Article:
The geographical area of North Kosovo constitutes of four Municipalities from which the newest and the most interesting one is North Mitrovica (Kosovska Mitrovica). It has a territory covering the parts of the city of Mitrovica which are North of the river Ibar, it also comprises of several villages which have a majority population of Albanians (OSCE, Mitrovice/Mitrovica, 2013).The territory is not very big but the density of population is very high, approximately 22,530 inhabitants. At this moment the establishment of the Mitrovica North municipality is in procedure and the Serbs from the city and other parts of North Kosovo can use the services of the Mitrovica North Administrative Office of the Kosovo government. The purpose of this office is to gather all the responsibilities of a municipality and then be able to transfer them to the municipality once it is established. Municipality Zvečan (Zvechan) has a territory of 122 km² and a population of 16,000 Serbs from a total of 17,000 (OSCE, Zvecan/Zvecan Municipal Profile, 2013) and is very close to the city of North Mitrovica, only the big hill of the ancient Zvecan castle is dividing these two cities.
There is a road connecting the two cities and a railroad as well, the railroad is in
function which is very rare in Kosovo. The once big Trepča (Trepcha) mining factory is lying empty just next by the Zvečan train station.
Municipality Zubin Potok has a territory of 333 km² and is lying on the west from Zvechan, and bordering the municipality of Novi Pazar in Serbia. The road from Zubin Potok is one of the few connections to Serbia via the famous Gazivode lake and the checkpoint Brnjak which is just next to the lake. It has a population of 13,900 Serbs out of 14,900 total where the 1000 inhabitants are Albanians from the village of Chabra/Cabra (OSCE, Zubin Potok, Municipal Profiles, 2013).
Municipality of Leposavic has a territory of 750km² and is lying on the north of Kosovo just next to the Kopaonik Mountain, and a population of 18,000 Serbs out of 18,900 total (OSCE, Leposavic/Leposaviq, Municipal Profiles, 2013). It has a road which is connecting Serbia and Belgrade with North Kosovo via the famous checkpoint Jarinje which was a place of many incidents. The importance of this road is very high and is used to transport goods from Serbia to Kosovo, an alternative road is being build and will connect Prishtina with the Highway in Serbia close to the city of Nish.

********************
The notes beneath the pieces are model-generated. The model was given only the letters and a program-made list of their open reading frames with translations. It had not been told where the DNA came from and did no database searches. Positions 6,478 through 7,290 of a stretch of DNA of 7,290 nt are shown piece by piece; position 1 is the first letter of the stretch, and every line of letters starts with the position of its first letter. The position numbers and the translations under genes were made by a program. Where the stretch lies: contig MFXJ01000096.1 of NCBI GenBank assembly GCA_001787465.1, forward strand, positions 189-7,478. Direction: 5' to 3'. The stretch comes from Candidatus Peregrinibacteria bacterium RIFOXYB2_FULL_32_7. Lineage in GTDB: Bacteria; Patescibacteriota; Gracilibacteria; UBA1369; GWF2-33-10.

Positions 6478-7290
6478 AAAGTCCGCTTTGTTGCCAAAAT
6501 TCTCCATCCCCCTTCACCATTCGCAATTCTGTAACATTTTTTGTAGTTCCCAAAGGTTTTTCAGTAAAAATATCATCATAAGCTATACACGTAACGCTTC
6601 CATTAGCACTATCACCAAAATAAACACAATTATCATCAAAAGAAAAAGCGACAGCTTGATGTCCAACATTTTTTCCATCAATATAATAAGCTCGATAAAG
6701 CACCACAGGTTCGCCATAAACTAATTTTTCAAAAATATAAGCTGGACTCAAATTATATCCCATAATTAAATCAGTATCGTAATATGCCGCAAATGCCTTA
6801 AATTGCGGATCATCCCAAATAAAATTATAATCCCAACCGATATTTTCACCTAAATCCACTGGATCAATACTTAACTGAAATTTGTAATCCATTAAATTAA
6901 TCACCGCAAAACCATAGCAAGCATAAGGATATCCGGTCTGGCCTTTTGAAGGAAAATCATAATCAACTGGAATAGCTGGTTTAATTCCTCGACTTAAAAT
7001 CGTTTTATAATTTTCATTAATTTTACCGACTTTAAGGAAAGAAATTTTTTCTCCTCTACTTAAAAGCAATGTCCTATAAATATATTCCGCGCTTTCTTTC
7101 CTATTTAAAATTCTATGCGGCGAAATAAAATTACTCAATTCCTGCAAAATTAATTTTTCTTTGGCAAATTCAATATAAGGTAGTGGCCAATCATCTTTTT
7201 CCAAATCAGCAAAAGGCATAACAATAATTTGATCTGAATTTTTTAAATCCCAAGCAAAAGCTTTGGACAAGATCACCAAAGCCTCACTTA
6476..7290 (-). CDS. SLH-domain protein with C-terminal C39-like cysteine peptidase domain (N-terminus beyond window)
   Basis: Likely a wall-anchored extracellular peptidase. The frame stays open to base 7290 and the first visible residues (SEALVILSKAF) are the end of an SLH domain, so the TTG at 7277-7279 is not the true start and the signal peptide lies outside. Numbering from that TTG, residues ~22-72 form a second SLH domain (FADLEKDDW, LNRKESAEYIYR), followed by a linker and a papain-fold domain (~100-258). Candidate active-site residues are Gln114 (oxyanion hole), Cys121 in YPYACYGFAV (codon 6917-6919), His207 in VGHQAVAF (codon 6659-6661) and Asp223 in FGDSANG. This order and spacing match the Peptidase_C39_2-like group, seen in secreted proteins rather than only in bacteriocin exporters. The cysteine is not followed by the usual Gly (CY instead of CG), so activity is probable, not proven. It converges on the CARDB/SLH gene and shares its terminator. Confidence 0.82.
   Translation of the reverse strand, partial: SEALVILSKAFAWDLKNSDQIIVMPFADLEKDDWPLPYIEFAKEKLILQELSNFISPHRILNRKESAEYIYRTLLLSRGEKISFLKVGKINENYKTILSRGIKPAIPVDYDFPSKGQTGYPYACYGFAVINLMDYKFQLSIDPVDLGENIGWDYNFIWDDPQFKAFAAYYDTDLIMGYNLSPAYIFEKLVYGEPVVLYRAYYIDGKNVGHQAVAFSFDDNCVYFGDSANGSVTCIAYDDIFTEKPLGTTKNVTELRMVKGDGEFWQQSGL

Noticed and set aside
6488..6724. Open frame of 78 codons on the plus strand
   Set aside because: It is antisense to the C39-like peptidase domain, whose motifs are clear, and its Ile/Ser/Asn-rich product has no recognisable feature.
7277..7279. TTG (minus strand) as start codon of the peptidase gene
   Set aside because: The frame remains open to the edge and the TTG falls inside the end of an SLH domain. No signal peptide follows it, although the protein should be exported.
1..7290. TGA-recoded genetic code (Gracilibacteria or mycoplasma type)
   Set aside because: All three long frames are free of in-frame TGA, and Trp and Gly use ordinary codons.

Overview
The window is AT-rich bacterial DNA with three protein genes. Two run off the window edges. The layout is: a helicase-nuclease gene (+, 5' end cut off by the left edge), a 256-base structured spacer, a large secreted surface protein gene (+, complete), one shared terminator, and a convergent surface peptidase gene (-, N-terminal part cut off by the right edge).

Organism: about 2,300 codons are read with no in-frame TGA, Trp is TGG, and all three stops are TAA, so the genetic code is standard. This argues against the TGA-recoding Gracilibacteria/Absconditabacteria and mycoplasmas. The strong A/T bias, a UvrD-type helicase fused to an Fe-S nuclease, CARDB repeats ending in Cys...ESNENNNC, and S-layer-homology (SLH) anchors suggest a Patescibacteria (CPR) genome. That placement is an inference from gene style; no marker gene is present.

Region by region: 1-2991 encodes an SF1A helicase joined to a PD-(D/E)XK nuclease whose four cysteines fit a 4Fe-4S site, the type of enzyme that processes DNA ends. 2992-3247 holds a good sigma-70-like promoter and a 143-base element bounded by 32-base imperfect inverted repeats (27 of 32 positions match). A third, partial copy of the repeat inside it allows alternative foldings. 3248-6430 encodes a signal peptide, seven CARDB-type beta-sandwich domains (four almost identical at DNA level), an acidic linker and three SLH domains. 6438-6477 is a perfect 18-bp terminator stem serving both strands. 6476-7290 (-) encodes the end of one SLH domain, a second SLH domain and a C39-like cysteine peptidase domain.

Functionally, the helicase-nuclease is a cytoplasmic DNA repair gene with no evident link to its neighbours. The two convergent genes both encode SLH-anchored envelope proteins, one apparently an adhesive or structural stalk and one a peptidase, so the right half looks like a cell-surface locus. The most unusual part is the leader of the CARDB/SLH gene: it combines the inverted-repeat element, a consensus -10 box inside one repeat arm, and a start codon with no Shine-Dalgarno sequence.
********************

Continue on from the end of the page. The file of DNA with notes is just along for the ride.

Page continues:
Number of citizens on the North Kosovo is a data which can be influenced by many factors and for the purpose of this work we will use the number of voters from the recent elections. These elections have been conducted as part of the Brussels agreement (Voice, 2013) and have been delayed for various reasons. The importance and influence of the region can be understood if we take the number of voters registered in the Kosovo register from recent elections. North Mitrovica according to the Central Election Commission of Kosovo has 27,915 registered voters. The same source is used to determine the number of voters in Zvechan which is 9,986 voters, in Zubin Potok 8,948 and in Leposavic is 31,686 voters. The political decision making power is the most important value of this region and the strength can be clearly seen from the number of the voters. Many people who fled from the South are registered here and are able to vote according to their place of residence. These people do not have a status of refugees but of internally displaced persons since in Serbia they are coming from a southern province of Serbia and in Kosovo they have moved from one part to another.
Similar stands for the Albanians who lived once on North Kosovo.
The most important fact is that the four municipalities are inhabited by ethnic Serbs and is representing the main body of Serbian minority in Kosovo. In some villages and peripheral regions of these municipalities some Albanian villages could be found. There are no mixed and multiethnic communities villages or cities and some notable examples could be found in Mitrovica where the two nations meet in the Bosniak mahala by the eastern bridge, The Three towers settlement close to the main bridge and Micro naselje settlement up on the hill where the famous Mitrovica miners monument stands. These zones are the remains of the once multicultural city and show us how people lived once close to each other. Also these settlements are the places where ethnic conflicts have occurred and are most likely the place where some misunderstandings could happen in the future.
Constitution and legislation in Serbia
The importance of Kosovo issue has called in for action of the Serbian law making bodies and has as one of the steps introduced a new constitution. In 2006 a new constitution was made and one of the most interesting parts was the preamble which deals specifically with the territory of Kosovo and Metohija which was at that time on